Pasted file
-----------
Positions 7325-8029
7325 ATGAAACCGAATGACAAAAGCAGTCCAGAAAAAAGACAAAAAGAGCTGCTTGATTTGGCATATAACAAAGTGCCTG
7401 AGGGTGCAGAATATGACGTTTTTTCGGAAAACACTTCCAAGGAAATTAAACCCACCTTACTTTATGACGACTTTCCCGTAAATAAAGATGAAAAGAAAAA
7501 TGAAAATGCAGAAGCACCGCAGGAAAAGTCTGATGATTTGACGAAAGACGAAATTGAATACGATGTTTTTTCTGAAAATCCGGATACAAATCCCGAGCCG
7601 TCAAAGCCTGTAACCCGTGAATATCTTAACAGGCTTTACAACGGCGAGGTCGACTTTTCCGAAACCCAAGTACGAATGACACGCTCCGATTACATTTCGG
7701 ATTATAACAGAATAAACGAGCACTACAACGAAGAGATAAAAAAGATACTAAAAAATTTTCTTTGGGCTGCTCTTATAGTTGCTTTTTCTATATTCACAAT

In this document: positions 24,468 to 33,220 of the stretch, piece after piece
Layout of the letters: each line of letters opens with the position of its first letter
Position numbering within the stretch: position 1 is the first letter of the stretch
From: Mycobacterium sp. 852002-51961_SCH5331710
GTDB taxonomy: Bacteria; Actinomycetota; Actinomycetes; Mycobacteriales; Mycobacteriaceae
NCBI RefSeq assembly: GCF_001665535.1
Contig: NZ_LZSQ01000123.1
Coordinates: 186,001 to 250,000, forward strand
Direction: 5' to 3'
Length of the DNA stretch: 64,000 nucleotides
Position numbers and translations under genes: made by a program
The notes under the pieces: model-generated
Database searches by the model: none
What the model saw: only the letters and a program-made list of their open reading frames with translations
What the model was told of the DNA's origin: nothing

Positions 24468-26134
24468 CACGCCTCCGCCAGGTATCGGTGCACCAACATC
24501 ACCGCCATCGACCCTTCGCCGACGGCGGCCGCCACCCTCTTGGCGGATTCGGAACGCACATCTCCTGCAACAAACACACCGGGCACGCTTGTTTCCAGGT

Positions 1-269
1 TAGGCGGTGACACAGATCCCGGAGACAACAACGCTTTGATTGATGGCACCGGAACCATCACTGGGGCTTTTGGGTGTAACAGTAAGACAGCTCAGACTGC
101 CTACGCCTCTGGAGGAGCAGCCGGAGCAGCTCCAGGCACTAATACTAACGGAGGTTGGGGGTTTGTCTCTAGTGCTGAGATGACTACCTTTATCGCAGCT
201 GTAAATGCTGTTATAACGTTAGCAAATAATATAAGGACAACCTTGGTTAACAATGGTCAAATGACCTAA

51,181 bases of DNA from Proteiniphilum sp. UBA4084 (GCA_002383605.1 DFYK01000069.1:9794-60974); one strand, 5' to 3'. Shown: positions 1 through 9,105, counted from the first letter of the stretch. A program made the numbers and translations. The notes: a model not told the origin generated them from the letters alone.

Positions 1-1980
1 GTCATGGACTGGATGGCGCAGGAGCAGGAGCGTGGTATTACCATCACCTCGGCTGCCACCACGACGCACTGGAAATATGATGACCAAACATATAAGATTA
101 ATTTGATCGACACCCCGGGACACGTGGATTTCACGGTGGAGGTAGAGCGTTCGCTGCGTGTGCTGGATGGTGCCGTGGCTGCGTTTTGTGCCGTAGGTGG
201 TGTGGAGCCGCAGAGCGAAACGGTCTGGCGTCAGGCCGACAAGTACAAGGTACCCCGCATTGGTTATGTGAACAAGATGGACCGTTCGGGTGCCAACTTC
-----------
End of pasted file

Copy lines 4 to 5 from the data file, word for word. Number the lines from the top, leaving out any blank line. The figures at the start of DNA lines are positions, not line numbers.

7501 TGAAAATGCAGAAGCACCGCAGGAAAAGTCTGATGATTTGACGAAAGACGAAATTGAATACGATGTTTTTTCTGAAAATCCGGATACAAATCCCGAGCCG
7601 TCAAAGCCTGTAACCCGTGAATATCTTAACAGGCTTTACAACGGCGAGGTCGACTTTTCCGAAACCCAAGTACGAATGACACGCTCCGATTACATTTCGG